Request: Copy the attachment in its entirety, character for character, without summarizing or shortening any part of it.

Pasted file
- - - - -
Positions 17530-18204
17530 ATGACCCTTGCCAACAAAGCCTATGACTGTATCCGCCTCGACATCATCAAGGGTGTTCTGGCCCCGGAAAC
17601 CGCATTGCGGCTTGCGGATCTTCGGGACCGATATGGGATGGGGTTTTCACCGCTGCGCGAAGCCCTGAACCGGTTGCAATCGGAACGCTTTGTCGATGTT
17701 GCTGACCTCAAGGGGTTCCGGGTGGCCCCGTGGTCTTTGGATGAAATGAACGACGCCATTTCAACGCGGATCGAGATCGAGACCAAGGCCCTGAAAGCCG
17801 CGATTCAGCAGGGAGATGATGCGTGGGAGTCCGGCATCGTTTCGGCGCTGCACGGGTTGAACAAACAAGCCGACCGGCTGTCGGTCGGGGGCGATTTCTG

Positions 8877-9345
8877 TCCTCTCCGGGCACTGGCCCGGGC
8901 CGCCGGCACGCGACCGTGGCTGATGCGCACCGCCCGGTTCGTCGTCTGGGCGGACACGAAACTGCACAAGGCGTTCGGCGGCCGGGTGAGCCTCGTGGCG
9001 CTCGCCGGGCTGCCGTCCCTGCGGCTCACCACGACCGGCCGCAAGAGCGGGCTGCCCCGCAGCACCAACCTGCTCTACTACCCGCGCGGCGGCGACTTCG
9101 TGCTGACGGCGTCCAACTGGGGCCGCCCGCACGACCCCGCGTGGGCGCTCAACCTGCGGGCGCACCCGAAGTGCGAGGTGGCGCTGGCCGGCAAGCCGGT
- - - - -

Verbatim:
Positions 17530-18204
17530 ATGACCCTTGCCAACAAAGCCTATGACTGTATCCGCCTCGACATCATCAAGGGTGTTCTGGCCCCGGAAAC
17601 CGCATTGCGGCTTGCGGATCTTCGGGACCGATATGGGATGGGGTTTTCACCGCTGCGCGAAGCCCTGAACCGGTTGCAATCGGAACGCTTTGTCGATGTT
17701 GCTGACCTCAAGGGGTTCCGGGTGGCCCCGTGGTCTTTGGATGAAATGAACGACGCCATTTCAACGCGGATCGAGATCGAGACCAAGGCCCTGAAAGCCG
17801 CGATTCAGCAGGGAGATGATGCGTGGGAGTCCGGCATCGTTTCGGCGCTGCACGGGTTGAACAAACAAGCCGACCGGCTGTCGGTCGGGGGCGATTTCTG

Positions 8877-9345
8877 TCCTCTCCGGGCACTGGCCCGGGC
8901 CGCCGGCACGCGACCGTGGCTGATGCGCACCGCCCGGTTCGTCGTCTGGGCGGACACGAAACTGCACAAGGCGTTCGGCGGCCGGGTGAGCCTCGTGGCG
9001 CTCGCCGGGCTGCCGTCCCTGCGGCTCACCACGACCGGCCGCAAGAGCGGGCTGCCCCGCAGCACCAACCTGCTCTACTACCCGCGCGGCGGCGACTTCG
9101 TGCTGACGGCGTCCAACTGGGGCCGCCCGCACGACCCCGCGTGGGCGCTCAACCTGCGGGCGCACCCGAAGTGCGAGGTGGCGCTGGCCGGCAAGCCGGT